Near the end of the quarter this past winter, the students in my graduate seminar and I were discussing my favorite books. As part of the conversation I expressed by chagrin about the fact that I don’t read much contemporary fiction, a lack that probably distinguishes me from most of my friends and colleagues. My graduate students, however, were not terribly surprised by this revelation. As one of them offered by way of explanation, “You’re so eighteenth century!”

It’s true that I love my period, but as a literature professor it is often awkward to admit how ignorant I am about contemporary literature. It can also lead to some embarrassment, even if only in my own mind. (I should note that I do read contemporary literature from time to time, just not as much as other people I know. I love, for example, Laura Esquivel’s Like Water for Chocolate and Edwidge Dandicat’s The Dew Breaker. I also read contemporary GLBT lit.)

Case in point: last night my department (or at least the Creative Writing Program in my department) sponsored our annual Writers Harvest, a benefit for hunger relief. The program featured three writers who read from their own work and a short “interlude” of selections to be included in the first issue of the New Ohio Review (at least that’s my understanding of what these latter selections were).

All three readings were interesting, but I was particularly struck by the final reader, who is a visiting writer here for this quarter. Earlier this quarter, my partner and I were spending every other Wednesday watching Project Runway with a friend, who doesn’t get Bravo. We hoped to expand our little PR circle, so we invited a couple of other people over to watch with us, and our friend invited the visiting writer (VW). I enjoyed having the VW over that evening; she’s interesting, engaging, and just plain cool. An international traveler, she told us about staying in Paris, Berlin, and other places I have yet to go. And she was a good sport about PR. Since I’m on sabbatical, I haven’t seen her much since. We occasionally wave to each other in our building or on the street, but that’s it.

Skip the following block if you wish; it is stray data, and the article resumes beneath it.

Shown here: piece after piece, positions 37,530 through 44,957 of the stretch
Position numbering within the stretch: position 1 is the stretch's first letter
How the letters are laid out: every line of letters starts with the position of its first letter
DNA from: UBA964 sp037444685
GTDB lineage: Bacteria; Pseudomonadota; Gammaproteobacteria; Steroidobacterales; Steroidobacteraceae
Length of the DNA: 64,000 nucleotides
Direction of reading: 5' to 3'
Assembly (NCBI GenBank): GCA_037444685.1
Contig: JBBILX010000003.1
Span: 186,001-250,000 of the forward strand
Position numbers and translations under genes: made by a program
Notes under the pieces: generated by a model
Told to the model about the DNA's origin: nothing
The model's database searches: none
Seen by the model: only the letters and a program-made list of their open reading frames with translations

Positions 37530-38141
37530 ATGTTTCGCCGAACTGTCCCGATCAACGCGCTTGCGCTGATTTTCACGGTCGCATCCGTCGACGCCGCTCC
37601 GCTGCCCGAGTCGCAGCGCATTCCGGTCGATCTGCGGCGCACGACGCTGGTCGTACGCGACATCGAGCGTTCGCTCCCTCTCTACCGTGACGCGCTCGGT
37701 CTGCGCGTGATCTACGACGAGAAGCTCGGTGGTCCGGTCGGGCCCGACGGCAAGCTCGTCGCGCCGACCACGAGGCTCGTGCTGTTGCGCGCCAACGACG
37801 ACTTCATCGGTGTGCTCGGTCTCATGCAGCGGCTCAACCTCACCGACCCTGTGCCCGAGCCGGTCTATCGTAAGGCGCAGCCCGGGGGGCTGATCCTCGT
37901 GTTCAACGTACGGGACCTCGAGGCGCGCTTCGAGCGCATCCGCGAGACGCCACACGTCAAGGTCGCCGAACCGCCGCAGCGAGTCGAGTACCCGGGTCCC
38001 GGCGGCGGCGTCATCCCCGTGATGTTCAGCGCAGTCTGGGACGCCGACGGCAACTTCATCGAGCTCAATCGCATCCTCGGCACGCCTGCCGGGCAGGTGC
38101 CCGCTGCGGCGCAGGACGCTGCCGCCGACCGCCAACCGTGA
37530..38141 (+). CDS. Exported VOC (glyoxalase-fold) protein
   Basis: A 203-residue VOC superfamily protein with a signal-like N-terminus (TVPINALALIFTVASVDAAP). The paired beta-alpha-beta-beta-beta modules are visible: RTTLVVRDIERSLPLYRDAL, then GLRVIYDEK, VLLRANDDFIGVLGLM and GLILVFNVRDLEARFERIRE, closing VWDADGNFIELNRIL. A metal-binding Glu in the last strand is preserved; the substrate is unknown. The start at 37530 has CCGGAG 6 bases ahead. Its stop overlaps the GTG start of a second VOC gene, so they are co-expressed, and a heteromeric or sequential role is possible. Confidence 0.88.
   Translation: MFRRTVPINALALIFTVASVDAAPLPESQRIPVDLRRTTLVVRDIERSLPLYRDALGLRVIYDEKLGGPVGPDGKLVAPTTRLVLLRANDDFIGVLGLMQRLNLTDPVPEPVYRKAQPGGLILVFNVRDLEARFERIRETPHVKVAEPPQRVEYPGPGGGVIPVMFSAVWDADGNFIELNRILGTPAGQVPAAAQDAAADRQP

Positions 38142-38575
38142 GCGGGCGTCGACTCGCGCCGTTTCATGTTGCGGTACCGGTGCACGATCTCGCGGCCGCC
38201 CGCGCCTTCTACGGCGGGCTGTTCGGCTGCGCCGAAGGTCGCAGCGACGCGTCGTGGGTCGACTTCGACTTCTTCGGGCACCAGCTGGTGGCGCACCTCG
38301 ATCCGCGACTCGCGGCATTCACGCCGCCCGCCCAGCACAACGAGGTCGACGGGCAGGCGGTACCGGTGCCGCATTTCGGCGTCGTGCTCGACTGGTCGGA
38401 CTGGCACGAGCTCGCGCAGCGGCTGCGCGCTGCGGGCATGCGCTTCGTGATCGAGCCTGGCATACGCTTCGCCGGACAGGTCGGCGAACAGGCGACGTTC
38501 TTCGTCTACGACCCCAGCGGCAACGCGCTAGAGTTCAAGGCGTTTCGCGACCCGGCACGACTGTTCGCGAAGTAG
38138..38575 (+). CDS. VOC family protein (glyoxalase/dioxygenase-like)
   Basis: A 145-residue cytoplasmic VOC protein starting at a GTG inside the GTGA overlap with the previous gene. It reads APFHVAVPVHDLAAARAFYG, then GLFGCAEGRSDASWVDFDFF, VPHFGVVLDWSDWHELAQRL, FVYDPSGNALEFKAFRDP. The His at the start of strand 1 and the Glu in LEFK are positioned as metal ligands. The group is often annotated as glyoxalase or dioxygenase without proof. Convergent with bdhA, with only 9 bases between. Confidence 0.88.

When one of our colleagues introduced the VW last night, she delivered a funny, respectful, and informative introduction, one that aroused my semi-annual chagrin about my ignorance: this VW, the woman about whom I know nothing except that she’s been to my house, watched Project Runway, drank relatively cheap wine, and ate brie with us, is a MAJOR writer. A simple google search when I got home last night confirmed that she has been making important contributions to literature and performance for more than twenty years. And she’s been to my house! I immediately begin to think, “OMG! If only I had know who she is, I would have bought better wine and gotten my picture taken with her!” (Notice that my first response was not that I should have read her work!)

It reminds me of a previous meeting with one of our visiting creative writers. A few years ago, I was asked to have dinner with one of the writers presenting her work at our annual Literary Festival. I agreed and had a very pleasant evening with her, another writer, and my partner, who had just been hired by my department. Again, I had no idea who she was. It turned out that she is a MAJOR poet whose work is right up there with Adrienne Rich and Audre Lorde as an example of the lesbian feminism of the 1970s and 80s. (I’ve made amends with my conscience by subsequently teaching one of her poems in my GLBT lit class each year since that dinner.)

On one level, I’m embarrassed that I’m not particularly curious about or appreciative of contemporary literature outside hearing the occasional reading in my department. (Some of these readings have penetrated my eighteenth-century shell: hearing Sharon Olds read some of her poetry was revelatory. I had no idea poetry could do that.) On another level, I’m not. When I mention the authors I write about and love the most — people like the earl of Rochester, Sir George Etherege, and Aphra Behn — my colleagues and friends hardly ever know who they are or what they’ve written. Why are contemporary writers so important (other than for the fact that I might unwittingly have dinner with them or have them over to watch reality t.v.)?

All I can say is that, if the Creative Writing Program ever finds a way to bring in Rochester, Etherege, or Behn, I’m ready. I would be ecstatic to have the chance to find out if Rochester thinks Daniel Vosovic is as cute as I think he is. I would love to exclaim to Etherege, “I am Medley,” just to see if he’d look at me like I was crazy, which is how my students react when I share that little tidbit with them. And dinner with Behn would be a great chance to find out if “Mr. Behn” really existed or was just a creation of hers to provide her with greater social mobility.**

Perhaps I will stop feeling chagrined about my ignorance of contemporary lit, at least until my friends and colleagues start feeling embarrassed by their lack of knowledge about the writers I love and enjoy so much. Maybe someday one of them will exclaim after reading Rochester’s poetry, “I had no idea poetry could do that!” Until then, I’ll happily admit that I’m so eighteenth century.

** I’m pretty sure the answers would be 1) yes, Rochester would think Daniel V is cute and would subsequently write a sexually explicit poem expressing his interest in him, 2) yes, Etherege would think I was crazy but would also get the campy fun of my identification with Medley, and 3) yes, Behn would admit that she embellished the “facts” of her marriage!